An Iranian model was arrested over a photo posted online.
Elham Arab, a famous Iranian beauty, known for her wedding dress portraits, was arrested and interrogated on camera at the Iranian Revolutionary Court as part of a sting conducted by police against Iranians who post photos of themselves online without wearing the mandatory Islamic head scarf.
The Daily Mail reports that the sting was code-named Spider-2, and targeted the photo-sharing app Instagram, which is open to the public in Iran. Other social media outlets such as Facebook and Twitter are either banned entirely or heavily censored.
Eight models were arrested, including Arab, and charged with 'promoting western promiscuity,' according to the Daily Mail. Part of their punishment is to give 'public self-criticism.'
That led to a statement by Arab which read, in part: "All people love beauty and fame. They would like to be seen, but it is important to know what price they will pay to be seen."
Prosecutor Javad Babaei claimed success over the sting operation. "We found out that about 20 percent of the [Iranian] Instagram feed is run by the modeling circle," he told state television. He went on to say that they have been "making and spreading immoral and un-Islamic culture and promiscuity."
According to The New York Times, Elnaz Golrokh, one of the women who had an arrest warrant issued against her, fled the country earlier this year with her husband, Hamid Fadaei. The couple has been posting glamorous photos of themselves to Instagram at black-tie galas from Dubai while their colleagues and peers in their home country are facing arrest and imprisonment.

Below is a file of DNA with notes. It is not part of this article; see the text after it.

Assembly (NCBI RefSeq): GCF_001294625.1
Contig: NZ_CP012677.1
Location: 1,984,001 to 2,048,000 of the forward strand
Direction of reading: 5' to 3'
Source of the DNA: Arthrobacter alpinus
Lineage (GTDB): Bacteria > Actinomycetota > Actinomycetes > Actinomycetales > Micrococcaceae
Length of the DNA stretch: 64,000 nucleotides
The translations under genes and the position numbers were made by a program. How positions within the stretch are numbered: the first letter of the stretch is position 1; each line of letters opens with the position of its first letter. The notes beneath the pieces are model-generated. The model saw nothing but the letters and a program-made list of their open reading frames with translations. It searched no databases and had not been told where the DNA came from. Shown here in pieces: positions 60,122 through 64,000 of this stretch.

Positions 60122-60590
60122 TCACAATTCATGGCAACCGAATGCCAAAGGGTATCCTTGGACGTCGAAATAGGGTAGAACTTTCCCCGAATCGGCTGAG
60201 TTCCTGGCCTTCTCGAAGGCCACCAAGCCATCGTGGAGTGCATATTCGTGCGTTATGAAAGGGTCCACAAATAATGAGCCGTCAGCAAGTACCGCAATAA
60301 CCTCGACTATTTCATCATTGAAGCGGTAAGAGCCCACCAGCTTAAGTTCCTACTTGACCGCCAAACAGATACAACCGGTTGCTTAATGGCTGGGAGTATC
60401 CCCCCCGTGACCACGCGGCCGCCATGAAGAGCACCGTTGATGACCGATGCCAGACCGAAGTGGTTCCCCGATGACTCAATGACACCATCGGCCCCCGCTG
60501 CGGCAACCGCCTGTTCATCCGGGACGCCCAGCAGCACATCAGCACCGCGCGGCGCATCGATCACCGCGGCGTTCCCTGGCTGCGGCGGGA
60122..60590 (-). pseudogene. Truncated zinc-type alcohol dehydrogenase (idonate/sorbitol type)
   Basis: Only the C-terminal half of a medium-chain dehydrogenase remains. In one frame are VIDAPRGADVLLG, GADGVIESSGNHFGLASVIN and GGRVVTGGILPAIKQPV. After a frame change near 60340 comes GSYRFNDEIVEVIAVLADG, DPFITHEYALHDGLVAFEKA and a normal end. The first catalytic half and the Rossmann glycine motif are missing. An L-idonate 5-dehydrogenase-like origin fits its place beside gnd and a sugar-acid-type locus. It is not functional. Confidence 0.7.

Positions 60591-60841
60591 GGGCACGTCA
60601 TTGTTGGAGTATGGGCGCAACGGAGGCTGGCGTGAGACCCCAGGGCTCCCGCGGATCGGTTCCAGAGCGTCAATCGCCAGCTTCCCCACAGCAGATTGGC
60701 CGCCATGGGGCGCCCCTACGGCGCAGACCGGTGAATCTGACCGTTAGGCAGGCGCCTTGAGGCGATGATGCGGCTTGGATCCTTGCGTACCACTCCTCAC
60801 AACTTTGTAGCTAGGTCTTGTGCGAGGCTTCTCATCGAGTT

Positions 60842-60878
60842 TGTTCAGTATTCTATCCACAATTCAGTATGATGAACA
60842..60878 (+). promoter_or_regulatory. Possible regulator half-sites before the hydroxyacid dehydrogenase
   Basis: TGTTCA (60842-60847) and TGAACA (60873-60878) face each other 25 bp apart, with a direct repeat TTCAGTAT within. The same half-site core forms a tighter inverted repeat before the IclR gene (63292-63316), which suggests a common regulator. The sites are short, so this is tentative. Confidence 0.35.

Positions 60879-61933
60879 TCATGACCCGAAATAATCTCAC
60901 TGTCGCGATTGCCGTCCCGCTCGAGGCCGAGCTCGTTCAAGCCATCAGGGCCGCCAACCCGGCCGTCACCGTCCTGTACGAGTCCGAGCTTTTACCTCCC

Since the Islamic Revolution of 1979, wearing the hijab in public has been mandatory for women of Iran. Many artists, poets, journalists, and activists have been detained in the years since then. For example, in May 2014, police arrested a group of young Iranians for dancing in an online video while playing Pharell's song "Happy," the Daily Mail reports.
The arrests drew widespread criticism and backlash, including from Pharell himself. The culprits received a six-month suspended sentence and 91 lashes (whippings) for their alleged crimes.
According to the Daily Mail, Tehran police chief Gen. Hossein Sajedinia announced that his department had deployed 7,000 officers for a brand new plainclothes division aimed at enforcing the government-mandated Islamic dress code.
If those numbers are any indication, there will likely be more arrests to come.
Instagram, which is owned by Facebook, has yet to comment on this incident.